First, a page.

Photo by Aimee Van Tatenhove

The Great Salt Lake is home to the largest to third largest American white pelican colony west of the Rocky Mountains. This colony breeds on Gunnison Island, a small island in the hypersaline northern arm of the lake. This part of the lake is devoid of fresh water and fish, and breeding white pelicans must travel approximately 50km to the nearest foraging area to gather food for their chicks.

The Gunnison pelicans have a long history of study, with breeding colony counts beginning as early as 1963, intensive study of nesting behavior by USU graduate and prominent ornithologist Fritz Knopf in the 1970s, and fledgling banding efforts by the Utah Department of Wildlife Resources (UDWR) beginning in 2009. The UDWR also began deploying GPS transmitters on adult white pelicans in 2015, and are in the process of expanding pelican movement data collection with construction of a new Motus network around the Great Salt Lake.

We are currently collaborating with UDWR on several projects to better understand the demography, movement, and dynamics of this regionally important colony of white pelicans. This work is being led by PhD student Aimee Van Tatenhove, who is supported by an endowed fellowship gifted to USU by Fritz Knopf.

Current American white pelican projects at the Rushing Lab

Habitat selection and niche switching between summer and winter ranges

Using GPS telemetry data from birds tagged around the Great Salt Lake, this project aims to identify important white pelican habitat on the breeding and wintering grounds, and assess niche breadth and niche-switching behavior to explore potential pelican response to climate change.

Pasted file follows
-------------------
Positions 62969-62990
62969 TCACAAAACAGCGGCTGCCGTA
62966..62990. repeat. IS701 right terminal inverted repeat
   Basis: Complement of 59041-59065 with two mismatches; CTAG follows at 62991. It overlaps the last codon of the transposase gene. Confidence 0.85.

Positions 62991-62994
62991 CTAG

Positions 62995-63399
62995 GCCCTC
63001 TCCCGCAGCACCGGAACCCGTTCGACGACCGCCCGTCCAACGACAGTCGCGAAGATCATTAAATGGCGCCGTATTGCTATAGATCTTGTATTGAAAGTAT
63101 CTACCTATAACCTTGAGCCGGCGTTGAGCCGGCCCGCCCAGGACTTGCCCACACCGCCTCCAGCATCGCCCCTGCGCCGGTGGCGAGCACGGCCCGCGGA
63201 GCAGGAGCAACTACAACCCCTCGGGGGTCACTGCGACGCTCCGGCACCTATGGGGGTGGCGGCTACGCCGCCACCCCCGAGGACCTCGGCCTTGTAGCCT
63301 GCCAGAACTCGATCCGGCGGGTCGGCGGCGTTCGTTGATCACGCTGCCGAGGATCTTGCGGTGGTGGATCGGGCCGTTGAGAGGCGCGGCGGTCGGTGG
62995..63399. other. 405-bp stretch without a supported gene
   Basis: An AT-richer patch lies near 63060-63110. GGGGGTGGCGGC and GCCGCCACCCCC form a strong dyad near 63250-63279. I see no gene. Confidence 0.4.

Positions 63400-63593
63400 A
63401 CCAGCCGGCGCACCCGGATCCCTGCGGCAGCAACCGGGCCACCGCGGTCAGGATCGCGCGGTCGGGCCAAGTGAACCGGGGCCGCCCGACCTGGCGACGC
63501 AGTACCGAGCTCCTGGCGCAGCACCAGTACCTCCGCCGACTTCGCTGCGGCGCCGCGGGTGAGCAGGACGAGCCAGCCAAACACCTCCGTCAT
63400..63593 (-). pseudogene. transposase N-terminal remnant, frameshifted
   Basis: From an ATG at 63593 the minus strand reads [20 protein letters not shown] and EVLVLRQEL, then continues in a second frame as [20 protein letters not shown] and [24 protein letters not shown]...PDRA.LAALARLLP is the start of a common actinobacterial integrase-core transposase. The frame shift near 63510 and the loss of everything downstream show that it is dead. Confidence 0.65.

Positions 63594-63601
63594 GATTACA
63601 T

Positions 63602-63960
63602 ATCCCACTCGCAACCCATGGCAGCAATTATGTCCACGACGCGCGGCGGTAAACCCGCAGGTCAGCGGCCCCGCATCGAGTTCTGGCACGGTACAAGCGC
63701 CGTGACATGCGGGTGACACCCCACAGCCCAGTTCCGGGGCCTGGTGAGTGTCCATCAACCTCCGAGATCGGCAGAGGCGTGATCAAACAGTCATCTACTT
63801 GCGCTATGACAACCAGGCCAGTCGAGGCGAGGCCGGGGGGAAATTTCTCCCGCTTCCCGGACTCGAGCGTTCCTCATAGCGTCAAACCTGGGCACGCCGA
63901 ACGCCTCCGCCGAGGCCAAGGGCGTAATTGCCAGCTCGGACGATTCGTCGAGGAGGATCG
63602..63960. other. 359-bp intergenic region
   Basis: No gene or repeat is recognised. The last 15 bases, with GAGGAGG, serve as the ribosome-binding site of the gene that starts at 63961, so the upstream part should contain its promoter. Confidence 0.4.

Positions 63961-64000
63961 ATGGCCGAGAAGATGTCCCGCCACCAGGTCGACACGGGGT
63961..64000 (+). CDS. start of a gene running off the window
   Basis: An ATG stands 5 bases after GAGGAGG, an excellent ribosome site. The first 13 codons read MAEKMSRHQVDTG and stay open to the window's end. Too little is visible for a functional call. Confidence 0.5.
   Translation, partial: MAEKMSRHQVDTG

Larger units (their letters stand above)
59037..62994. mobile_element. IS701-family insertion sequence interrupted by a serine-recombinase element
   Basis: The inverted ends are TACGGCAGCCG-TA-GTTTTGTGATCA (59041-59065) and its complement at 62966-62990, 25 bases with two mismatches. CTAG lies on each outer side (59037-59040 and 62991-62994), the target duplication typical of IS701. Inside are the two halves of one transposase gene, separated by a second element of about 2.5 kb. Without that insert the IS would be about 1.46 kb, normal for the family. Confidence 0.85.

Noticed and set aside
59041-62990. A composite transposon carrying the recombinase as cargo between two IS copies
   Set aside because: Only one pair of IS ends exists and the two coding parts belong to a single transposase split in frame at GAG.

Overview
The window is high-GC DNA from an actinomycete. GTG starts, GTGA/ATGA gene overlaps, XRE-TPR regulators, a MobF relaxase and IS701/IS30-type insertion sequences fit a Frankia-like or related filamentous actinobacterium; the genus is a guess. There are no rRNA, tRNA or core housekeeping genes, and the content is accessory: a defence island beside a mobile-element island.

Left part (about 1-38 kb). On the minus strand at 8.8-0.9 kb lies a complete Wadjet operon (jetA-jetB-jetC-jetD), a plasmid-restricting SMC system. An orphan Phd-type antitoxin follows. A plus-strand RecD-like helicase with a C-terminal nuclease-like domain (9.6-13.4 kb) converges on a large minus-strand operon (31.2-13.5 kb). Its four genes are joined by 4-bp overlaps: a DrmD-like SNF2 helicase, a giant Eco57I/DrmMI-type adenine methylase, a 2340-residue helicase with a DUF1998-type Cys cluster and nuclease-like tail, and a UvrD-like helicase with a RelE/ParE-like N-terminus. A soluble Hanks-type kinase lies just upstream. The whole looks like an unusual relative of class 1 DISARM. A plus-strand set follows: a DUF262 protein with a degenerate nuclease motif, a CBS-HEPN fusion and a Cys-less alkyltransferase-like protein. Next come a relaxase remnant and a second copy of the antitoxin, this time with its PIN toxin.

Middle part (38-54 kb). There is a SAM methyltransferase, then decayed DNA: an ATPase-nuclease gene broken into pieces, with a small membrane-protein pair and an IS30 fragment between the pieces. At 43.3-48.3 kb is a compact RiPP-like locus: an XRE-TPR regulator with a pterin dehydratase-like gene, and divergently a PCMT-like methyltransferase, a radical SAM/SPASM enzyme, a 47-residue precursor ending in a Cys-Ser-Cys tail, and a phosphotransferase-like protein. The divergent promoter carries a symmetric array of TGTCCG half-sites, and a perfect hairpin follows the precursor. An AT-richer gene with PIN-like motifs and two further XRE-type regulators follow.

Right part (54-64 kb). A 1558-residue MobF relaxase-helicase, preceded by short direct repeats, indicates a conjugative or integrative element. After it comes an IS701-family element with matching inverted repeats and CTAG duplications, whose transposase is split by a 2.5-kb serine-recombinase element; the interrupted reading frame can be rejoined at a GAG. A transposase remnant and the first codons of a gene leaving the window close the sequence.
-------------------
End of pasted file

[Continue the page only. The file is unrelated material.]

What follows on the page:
Historical spatio-temporal survival and migratory connectivity

Using long-term banding data from the USGS Bird Banding Laboratory, this research will estimate white pelican survival over the past 60 years and explore survival pre- and post-organochloride pesticide bans. We will also assess migratory connectivity between breeding and wintering regions, to inform management practices at a continental scale.

Airspace use through radar detections and GPS telemetry

Using radar and GPS telemetry data, this project is exploring the ability of detect and identify pelicans using Nexrad radar images from around the Great Salt Lake. We are currently testing the viability of radar to quantify white pelican airspace use and phenology without GPS transmitter deployment.

Environmental drivers of historical Utah breeding colony counts

This research will identify potential drivers of annual white pelican colony counts on Gunnison Island, including temperature, precipitation, and Great Salt Lake water levels, to inform management decisions and suggest important future population drivers of the Gunnison breeding colony.

Aimee Van Tatenhove
Aimee Van Tatenhove
PhD student